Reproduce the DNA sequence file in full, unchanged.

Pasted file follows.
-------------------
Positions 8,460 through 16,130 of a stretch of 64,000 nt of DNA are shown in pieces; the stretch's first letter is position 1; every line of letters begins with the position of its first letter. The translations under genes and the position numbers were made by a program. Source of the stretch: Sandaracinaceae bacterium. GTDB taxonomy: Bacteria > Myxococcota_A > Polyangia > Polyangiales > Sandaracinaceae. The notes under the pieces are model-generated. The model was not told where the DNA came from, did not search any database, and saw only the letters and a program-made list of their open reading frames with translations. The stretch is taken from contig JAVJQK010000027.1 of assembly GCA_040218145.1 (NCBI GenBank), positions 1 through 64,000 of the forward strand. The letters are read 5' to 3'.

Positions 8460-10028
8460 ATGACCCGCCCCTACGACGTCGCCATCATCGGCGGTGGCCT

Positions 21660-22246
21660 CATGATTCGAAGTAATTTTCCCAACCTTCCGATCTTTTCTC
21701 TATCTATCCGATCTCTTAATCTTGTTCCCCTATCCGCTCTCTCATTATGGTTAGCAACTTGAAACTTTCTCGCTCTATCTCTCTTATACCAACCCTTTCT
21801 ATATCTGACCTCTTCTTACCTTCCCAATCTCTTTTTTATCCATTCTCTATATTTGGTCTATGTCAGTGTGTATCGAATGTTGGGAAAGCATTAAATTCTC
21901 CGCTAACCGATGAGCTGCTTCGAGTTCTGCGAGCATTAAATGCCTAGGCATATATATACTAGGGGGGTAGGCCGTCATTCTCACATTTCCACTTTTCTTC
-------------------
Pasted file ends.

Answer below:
Positions 8,460 through 16,130 of a stretch of 64,000 nt of DNA are shown in pieces; the stretch's first letter is position 1; every line of letters begins with the position of its first letter. The translations under genes and the position numbers were made by a program. Source of the stretch: Sandaracinaceae bacterium. GTDB taxonomy: Bacteria > Myxococcota_A > Polyangia > Polyangiales > Sandaracinaceae. The notes under the pieces are model-generated. The model was not told where the DNA came from, did not search any database, and saw only the letters and a program-made list of their open reading frames with translations. The stretch is taken from contig JAVJQK010000027.1 of assembly GCA_040218145.1 (NCBI GenBank), positions 1 through 64,000 of the forward strand. The letters are read 5' to 3'.

Positions 8460-10028
8460 ATGACCCGCCCCTACGACGTCGCCATCATCGGCGGTGGCCT

Positions 21660-22246
21660 CATGATTCGAAGTAATTTTCCCAACCTTCCGATCTTTTCTC
21701 TATCTATCCGATCTCTTAATCTTGTTCCCCTATCCGCTCTCTCATTATGGTTAGCAACTTGAAACTTTCTCGCTCTATCTCTCTTATACCAACCCTTTCT
21801 ATATCTGACCTCTTCTTACCTTCCCAATCTCTTTTTTATCCATTCTCTATATTTGGTCTATGTCAGTGTGTATCGAATGTTGGGAAAGCATTAAATTCTC
21901 CGCTAACCGATGAGCTGCTTCGAGTTCTGCGAGCATTAAATGCCTAGGCATATATATACTAGGGGGGTAGGCCGTCATTCTCACATTTCCACTTTTCTTC